From Consortium News
Army Lieutenant General Michael Flynn speaks at the Defense Intelligence Agency change of directorship at Joint Base Anacostia-Bolling, July 24, 2012.
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The neocon-dominated U.S. foreign policy establishment won an important victory in forcing the resignation of President Trump's National Security Adviser Michael Flynn over a flimsy complaint that he had talked to the Russian ambassador during the transition.
The Washington Post, the neoconservatives' media flagship, led the assault on Flynn, an unorthodox thinker who shared the neocons' hostility toward Iran but broke with them in seeing no strategic reason to transform Russia into an implacable enemy.
After Flynn's resignation on Monday evening, the Post gloated over its success in achieving the first major crack in Trump's resistance to Official Washington's establishment. The Post cited Flynn's "potentially illegal contacts" with Russian Ambassador Sergey Kislyak, a reference to the Logan Act, a 1799 never-enforced law that forbids private citizens from negotiating with a country in dispute with the U.S. government.
Though no one has ever been prosecuted under the Logan Act, it has been cited in recent decades as an excuse to attack American citizens who disagree with U.S. government policies while traveling abroad and having contacts with foreign leaders.
Often those accusations are aimed at Americans seeking to peacefully resolve disputes when a U.S. president is eager to escalate a conflict, such as President Ronald Reagan's denunciations of civil rights leader Jesse Jackson for visiting Cuba and House Speaker Jim Wright for exploring ways to end the Contra war in Nicaragua.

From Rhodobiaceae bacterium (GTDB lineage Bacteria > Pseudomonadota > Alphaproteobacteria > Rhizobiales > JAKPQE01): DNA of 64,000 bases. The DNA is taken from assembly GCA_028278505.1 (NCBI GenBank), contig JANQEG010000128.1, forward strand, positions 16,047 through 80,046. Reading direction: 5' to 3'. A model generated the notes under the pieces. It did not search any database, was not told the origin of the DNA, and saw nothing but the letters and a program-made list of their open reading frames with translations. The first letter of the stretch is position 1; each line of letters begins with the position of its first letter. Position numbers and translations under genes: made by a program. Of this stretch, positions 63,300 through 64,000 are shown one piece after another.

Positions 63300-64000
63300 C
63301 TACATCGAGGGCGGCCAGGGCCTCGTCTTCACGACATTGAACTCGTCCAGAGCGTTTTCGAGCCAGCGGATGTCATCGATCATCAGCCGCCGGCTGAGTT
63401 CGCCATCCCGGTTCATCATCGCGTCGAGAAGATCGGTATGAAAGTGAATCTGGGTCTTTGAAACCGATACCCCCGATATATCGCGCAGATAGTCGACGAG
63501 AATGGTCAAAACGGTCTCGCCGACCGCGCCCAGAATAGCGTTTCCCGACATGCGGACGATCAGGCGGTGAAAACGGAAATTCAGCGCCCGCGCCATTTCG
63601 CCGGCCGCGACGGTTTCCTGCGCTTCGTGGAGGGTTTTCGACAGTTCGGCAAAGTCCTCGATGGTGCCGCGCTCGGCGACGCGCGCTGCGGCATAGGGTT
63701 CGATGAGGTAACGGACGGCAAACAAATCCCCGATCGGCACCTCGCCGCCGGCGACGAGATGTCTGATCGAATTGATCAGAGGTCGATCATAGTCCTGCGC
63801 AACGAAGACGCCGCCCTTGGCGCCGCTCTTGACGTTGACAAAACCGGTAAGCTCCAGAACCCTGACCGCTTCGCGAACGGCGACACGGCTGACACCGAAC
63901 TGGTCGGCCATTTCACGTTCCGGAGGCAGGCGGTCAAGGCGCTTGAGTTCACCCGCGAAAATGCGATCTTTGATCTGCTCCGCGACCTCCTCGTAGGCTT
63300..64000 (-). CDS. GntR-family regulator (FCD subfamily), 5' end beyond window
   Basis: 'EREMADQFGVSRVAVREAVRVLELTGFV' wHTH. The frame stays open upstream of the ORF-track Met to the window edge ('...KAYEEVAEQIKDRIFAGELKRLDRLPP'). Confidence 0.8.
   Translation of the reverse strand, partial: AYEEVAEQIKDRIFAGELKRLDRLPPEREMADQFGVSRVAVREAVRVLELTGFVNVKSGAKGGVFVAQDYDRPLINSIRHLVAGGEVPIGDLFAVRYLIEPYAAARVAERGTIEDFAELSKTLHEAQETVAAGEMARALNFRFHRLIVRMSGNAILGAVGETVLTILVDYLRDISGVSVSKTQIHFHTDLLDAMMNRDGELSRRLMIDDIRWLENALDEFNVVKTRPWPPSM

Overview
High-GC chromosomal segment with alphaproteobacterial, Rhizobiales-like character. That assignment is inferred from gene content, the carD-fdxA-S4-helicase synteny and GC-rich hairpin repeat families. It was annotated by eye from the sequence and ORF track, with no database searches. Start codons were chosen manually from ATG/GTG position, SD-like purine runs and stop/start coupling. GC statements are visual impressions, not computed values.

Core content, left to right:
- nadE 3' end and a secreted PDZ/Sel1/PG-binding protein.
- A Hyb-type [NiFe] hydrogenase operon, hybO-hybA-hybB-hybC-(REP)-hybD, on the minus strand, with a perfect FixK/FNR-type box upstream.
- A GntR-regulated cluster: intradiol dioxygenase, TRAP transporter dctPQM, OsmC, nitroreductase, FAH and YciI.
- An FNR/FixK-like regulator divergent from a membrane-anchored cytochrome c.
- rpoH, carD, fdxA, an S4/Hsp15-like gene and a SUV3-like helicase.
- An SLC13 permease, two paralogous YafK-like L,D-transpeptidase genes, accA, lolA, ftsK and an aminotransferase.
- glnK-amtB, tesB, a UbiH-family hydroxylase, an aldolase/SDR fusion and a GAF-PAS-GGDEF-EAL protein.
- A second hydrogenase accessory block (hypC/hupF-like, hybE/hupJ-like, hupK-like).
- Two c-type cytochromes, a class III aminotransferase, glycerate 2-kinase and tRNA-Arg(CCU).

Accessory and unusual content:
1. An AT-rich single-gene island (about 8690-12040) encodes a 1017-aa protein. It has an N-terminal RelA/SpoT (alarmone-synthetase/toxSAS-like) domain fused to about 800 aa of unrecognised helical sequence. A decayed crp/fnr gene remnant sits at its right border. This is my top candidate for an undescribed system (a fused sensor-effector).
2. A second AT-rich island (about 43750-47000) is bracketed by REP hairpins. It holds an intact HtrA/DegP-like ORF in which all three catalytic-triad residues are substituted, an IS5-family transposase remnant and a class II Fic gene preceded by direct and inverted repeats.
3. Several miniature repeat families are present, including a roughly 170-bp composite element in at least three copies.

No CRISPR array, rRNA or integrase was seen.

In other words, the Logan Act is usually exploited in a McCarthyistic fashion to bait or discredit peace advocates, similarly to how it has now been used to destroy Flynn for daring to look for ways to reduce the dangerous tensions between Washington and Moscow.
But the media-driven attacks on Flynn are particularly curious since he was the National Security Adviser-designate of an incoming administration at the time of the calls and -- as such -- he would be expected to make contacts with important foreign officials to begin laying the groundwork for relations with the new president.
Whether U.S. sanctions against Russia were mentioned or not, the notion that an elected president or his designees -- during a transition -- can have no meaningful contact with diplomats whom they may need to deal with in a matter of weeks represents a particularly contentious interpretation of a law that has never been tested in a court of law and may well represent an unconstitutional infringement on free speech and dissent.
An Expanding Hysteria
Indeed, referencing the Logan Act appears to be an excuse to continue -- and expand -- Official Washington's hysteria over Russia, which has become the useful villain to blame for every U.S. foreign policy debacle and even Hillary Clinton's disastrous presidential run.
Donald Trump and Governor Mike Pence of Indiana speaking to supporters at an immigration policy speech at the Phoenix Convention Center in Phoenix, Arizona. August 31, 2016.
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Flynn's more egregious offense in this case may have been to mislead Vice President Mike Pence on exactly what was discussed, but Trump's White House has not seemed previously overly concerned with the precise accuracy of its statements.
Indeed, Trump and his team have tangled themselves up for weeks by promoting "alternative facts" -- that Donald Trump's inaugural crowd was bigger than Barack Obama's and that Trump would have won the popular vote if not for three million to five million illegal votes. Though these absurd claims pertain more to Trump's ego than to anything important, he and his representatives have continued fighting these fights on Twitter and TV appearances and show no signs of stopping.
So, the ouster of Flynn for failing to provide a complete readout on some telephone conversations in December stands out as even more significant in the context of the deluge of falsehoods that have poured forth from Trump's White House.